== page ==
Monday, January 24, 2005

APP.COM - @ Your Job: Movie theater manager

APP.COM - @ Your Job: Movie theater manager

My future!

@ Your Job: Movie theater manager

Published in the Asbury Park Press 1/24/05
NAME:Rick Eckart

AGE: 50

EDUCATION: Took courses in business law at Brookdale Community College in Middletown in 1974 and 1975. Graduated from Neptune High School in 1972.

TOWN: Ocean Township

EMPLOYER: Clearview Cinemas

JOB TITLE: Movie theater manager

JOB DESCRIPTION: I manage two movie theaters, Clearview Red Bank Arts Cinema and the Strathmore Cinema 4 in Aberdeen. The two theaters have a total of six screens and 25 employees.

HOW DID YOU GET YOUR JOB? I used to be general manager of the Count Basie Theater in Red Bank and production stage manager at what was then the Garden State Arts Center (now the PNC Bank Arts Center) in Holmdel. When my daughter was born, I didn't want to work such long hours. In 1988, I answered an ad in the New York Times for theater manager so I could work nights. That allowed my wife to work days.

SALARY AFTER FIVE YEARS: Between $60,000 and $65,000

WHAT IS A TYPICAL DAY LIKE? Normally, I come in around noon and work until 10. I handle most of the business before we actually open, which is around 3 p.m.

Once my staff comes in, we set up for the day. I am also out on the floor and handle any questions from staff, greet the customers when they come in and talk to the customers.

There are things, such as supplies, you have to order. You have to go through and answer e-mails.

I interact with the booking department to determine what films are going to play. We have a calendar of titles of what we are going to play and when over the next couple of months.

I do research on what I think will be successful or not and make my suggestions to the booking department, but they make the final decision. The customers frequently ask about titles. Some of the films I have never heard of, so I end up looking them up on the Internet. A lot of times, they have better suggestions that I do.

If we get a number of requests about a film, generally the people have read about it in the New York Times or they have done some Internet research on their own. They like the story lines, they like who is in it. They start asking, "Are you guys going to do play this?"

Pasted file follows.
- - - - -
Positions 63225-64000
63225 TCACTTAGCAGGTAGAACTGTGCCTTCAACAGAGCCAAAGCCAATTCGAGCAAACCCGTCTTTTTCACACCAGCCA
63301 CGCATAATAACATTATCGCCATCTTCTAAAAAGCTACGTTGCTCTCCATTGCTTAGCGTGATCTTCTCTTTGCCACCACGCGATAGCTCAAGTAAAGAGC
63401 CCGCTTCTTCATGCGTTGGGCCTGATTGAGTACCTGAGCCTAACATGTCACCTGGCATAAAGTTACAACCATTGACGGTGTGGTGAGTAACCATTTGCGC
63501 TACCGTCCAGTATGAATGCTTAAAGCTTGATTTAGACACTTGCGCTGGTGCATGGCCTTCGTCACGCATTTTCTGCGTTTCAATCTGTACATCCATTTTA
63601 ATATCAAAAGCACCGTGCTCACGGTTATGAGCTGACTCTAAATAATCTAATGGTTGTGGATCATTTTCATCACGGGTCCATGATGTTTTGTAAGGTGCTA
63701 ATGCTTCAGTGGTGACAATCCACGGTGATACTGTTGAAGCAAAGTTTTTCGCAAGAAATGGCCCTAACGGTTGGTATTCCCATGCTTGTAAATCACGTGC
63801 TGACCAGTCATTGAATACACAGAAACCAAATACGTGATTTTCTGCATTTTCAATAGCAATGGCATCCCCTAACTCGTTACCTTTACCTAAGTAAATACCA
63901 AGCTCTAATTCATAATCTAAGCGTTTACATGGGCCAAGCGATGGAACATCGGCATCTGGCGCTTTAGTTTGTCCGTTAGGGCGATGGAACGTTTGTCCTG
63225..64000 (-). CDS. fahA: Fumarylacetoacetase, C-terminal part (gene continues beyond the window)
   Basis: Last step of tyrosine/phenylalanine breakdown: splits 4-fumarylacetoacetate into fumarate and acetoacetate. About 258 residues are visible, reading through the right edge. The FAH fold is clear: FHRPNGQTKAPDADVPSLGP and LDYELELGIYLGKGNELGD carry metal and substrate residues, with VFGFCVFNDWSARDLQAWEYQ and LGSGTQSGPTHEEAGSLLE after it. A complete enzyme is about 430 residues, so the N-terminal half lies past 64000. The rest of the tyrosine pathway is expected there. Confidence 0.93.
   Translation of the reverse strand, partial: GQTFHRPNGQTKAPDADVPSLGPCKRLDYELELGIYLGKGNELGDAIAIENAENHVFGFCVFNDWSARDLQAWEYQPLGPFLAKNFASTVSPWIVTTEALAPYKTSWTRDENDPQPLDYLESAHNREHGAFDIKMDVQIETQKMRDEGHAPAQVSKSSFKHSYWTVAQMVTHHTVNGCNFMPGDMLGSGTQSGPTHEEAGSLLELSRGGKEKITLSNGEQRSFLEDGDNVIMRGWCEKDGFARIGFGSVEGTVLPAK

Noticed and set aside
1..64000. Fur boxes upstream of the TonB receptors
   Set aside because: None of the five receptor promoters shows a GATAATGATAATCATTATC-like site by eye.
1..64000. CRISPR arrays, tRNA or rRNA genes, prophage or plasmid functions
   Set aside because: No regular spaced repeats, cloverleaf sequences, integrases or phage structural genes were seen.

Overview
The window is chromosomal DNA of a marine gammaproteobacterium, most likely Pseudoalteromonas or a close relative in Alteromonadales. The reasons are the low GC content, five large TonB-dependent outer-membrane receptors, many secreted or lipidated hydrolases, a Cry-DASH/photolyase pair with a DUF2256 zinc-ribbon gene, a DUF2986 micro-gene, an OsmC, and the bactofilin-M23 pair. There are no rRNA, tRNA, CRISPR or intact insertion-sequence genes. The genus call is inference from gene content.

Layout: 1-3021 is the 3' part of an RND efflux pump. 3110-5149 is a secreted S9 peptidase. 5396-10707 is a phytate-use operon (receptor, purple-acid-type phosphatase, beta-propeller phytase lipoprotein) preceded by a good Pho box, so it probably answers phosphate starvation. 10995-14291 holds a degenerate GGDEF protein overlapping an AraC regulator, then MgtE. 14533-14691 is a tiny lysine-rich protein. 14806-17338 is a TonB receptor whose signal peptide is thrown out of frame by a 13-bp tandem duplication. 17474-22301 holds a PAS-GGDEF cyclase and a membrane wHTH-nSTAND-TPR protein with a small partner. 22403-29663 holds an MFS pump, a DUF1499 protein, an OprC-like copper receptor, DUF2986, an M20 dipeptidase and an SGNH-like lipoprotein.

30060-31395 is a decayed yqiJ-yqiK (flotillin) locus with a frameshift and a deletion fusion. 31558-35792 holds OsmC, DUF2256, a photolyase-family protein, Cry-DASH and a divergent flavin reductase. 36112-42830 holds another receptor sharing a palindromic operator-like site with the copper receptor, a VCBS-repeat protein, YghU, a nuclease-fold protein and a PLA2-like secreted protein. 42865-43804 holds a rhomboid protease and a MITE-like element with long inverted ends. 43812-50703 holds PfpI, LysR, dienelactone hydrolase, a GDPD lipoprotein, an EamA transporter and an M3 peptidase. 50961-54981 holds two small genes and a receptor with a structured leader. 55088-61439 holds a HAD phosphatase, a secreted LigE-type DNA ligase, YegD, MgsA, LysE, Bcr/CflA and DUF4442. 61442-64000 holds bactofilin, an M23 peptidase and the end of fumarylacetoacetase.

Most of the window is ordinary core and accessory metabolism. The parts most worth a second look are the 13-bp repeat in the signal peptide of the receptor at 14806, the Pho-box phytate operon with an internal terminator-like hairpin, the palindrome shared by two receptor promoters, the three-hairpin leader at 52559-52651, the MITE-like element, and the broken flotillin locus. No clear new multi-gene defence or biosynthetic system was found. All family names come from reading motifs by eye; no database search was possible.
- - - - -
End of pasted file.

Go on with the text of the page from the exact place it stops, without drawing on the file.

There are Web sites that have upcoming movies, like Greg's Previews on Yahoo. They are listed alphabetically. If you are patient and go through them, you find some gems. I also go to distributors and see what they have listed on their Web sites.

People in the booking office have seen a lot of these films at film festivals. Having seen them, they can say, "sounds really good, but it really isn't." But a sleeper hit like "Sideways" they know will be successful because they have seen it.

"Bad Education" opened last Friday. Generally the films are delivered here the Thursday before. Films come in cans on 20 minute reels. We splice it together so it runs as a single piece of film.

On Friday morning, I come in early, generally at 10 a.m. I play the film for myself. I need to watch as many of the films as possible to be able to explain to customers what the film is about, who is in it. I also make sure everything is correct, such as sound level and lighting.

WHAT DO YOU LIKE ABOUT YOUR JOB? It allows me time to spend with my children, which is the most important thing for me during the day before I come to work. I get home early enough, at about 10 p.m. so that my children are still awake and I have some time with them before they go to sleep.

I enjoy working with the customers. I enjoy working in Red Bank specifically. I have met a lot of very nice and very interesting people over the years in this theater.

WHAT DO YOU DISLIKE ABOUT YOUR JOB? The holidays can be difficult, because you are required to be open every holiday. Christmas Eve and Christmas can be difficult because it is such a very family-oriented holiday. For the last four years, I have taken Christmas Day off.

SUGGESTIONS FOR OTHER PEOPLE CONSIDERING THIS TYPE OF WORK: The best way is to start as a teenager working in a movie theater. You learn the business from the ground up.

First and foremost, the staff interacts with more customers that I do. A box-office cashier has to wait on virtually everyone who walks in the door. It teaches them how to work with people and they learn better customer service that way.

It also teaches them that the business is holidays, nights and weekends. So when they get older and want to do it full-time as an occupation, they are used to it. Basically you are working the times that everyone else is off.


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